The importance of whole-of-community responses in the primary prevention of violence against women has been reinforced by Centacare at a parliamentary inquiry into family, domestic and sexual violence.
The House of Representatives Social Policy and Legal Affairs Committee last week heard from representatives of a broad range of organisations working to address domestic and family violence across the country.
Appearing via videoconference before the Committee, Jonathon Louth, Executive Manager of Strategy, Research and Evaluation at Centacare, said a broad approach was needed in community and school settings to “mobilise, activate and sustain’’ primary prevention initiatives and affect long-term change.
Dr Louth highlighted the Power to End Violence Against Women (PTEVAW) program – delivered by Power Community Ltd in schools to male Year 10 students – and the Northern Territory-based NO MORE campaign, which works across multiple communities.
Both programs engage with men and boys around awareness and behaviour change, and challenge gendered stereotypes that can encourage violence against women.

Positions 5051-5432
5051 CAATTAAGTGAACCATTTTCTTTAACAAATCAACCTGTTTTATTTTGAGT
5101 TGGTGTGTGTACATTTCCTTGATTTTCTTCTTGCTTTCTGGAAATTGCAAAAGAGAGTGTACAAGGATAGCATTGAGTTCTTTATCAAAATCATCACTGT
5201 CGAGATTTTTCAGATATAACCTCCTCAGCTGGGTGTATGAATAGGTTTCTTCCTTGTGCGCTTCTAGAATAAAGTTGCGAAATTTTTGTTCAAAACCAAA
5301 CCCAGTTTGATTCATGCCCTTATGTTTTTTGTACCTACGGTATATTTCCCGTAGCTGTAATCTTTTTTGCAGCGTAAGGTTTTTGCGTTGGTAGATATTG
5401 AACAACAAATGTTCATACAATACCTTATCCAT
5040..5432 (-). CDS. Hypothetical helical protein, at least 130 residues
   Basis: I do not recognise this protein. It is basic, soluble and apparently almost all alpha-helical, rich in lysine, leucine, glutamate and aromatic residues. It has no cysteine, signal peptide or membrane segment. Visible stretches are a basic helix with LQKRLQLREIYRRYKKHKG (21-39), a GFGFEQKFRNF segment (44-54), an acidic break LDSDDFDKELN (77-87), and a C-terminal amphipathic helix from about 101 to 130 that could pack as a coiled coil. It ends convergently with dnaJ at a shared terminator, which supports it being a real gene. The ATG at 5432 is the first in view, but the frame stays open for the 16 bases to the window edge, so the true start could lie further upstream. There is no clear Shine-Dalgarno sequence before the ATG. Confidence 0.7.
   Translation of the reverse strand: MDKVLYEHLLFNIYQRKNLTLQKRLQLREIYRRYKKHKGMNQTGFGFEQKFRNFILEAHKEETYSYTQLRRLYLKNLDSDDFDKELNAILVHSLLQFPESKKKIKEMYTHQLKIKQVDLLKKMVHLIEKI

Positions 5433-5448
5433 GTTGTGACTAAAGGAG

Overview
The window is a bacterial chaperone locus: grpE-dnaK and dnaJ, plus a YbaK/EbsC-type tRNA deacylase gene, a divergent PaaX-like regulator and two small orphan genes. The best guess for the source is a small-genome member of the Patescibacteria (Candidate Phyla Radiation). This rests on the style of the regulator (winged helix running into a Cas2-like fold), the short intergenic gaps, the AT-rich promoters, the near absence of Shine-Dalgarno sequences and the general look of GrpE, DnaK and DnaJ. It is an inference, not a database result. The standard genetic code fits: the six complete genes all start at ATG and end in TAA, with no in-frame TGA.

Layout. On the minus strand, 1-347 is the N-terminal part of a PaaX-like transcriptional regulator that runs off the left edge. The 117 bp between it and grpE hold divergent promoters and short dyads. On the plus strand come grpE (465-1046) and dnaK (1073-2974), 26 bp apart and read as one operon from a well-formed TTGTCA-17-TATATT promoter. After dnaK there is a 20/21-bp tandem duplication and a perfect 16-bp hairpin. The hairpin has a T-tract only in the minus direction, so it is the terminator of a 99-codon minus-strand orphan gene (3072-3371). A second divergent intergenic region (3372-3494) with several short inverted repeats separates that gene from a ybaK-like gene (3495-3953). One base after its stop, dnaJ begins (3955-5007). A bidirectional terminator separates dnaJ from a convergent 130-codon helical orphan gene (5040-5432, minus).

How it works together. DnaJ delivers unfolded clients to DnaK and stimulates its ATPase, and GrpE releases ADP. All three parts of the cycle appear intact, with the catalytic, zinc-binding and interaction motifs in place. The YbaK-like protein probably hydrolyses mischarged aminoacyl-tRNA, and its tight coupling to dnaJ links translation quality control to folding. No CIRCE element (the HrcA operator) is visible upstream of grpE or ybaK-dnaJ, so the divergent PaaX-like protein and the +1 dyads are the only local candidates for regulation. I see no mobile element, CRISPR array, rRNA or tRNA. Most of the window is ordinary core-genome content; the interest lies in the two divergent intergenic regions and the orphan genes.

A 2018 Flinders University evaluation of the programs recommended PTEVAW be extended to create a whole-of-school approach. This would include involving girls and developing student leaders and allies to assist with delivering the program to their peers.
“If you’re going to work with schoolkids alone, that’s not going to get the outcomes that you want,’’ Dr Louth told the Committee in Canberra.
“You need to work with the school and the school communities; you need to make it broader… it’s that `whole of’ that’s really important for primary prevention.
“…there will be ebbs and flows. It’ll take a long time to see changes in population level data, but the commitment needs to be a primary prevention over the long term, and it needs to integrate across the whole service delivery sector in terms of looking at family, domestic and sexual violence.
“There are some important components in that, in terms of listening to women in those communities, and also the importance of women-specific services within that.’’
The evidence the Committee gathers, and the recommendations of its inquiry, will inform the next National Plan to Reduce Violence against Women and their Children.
Terms of reference include immediate and long-term measures to prevent violence against women and their children, and improve gender equality.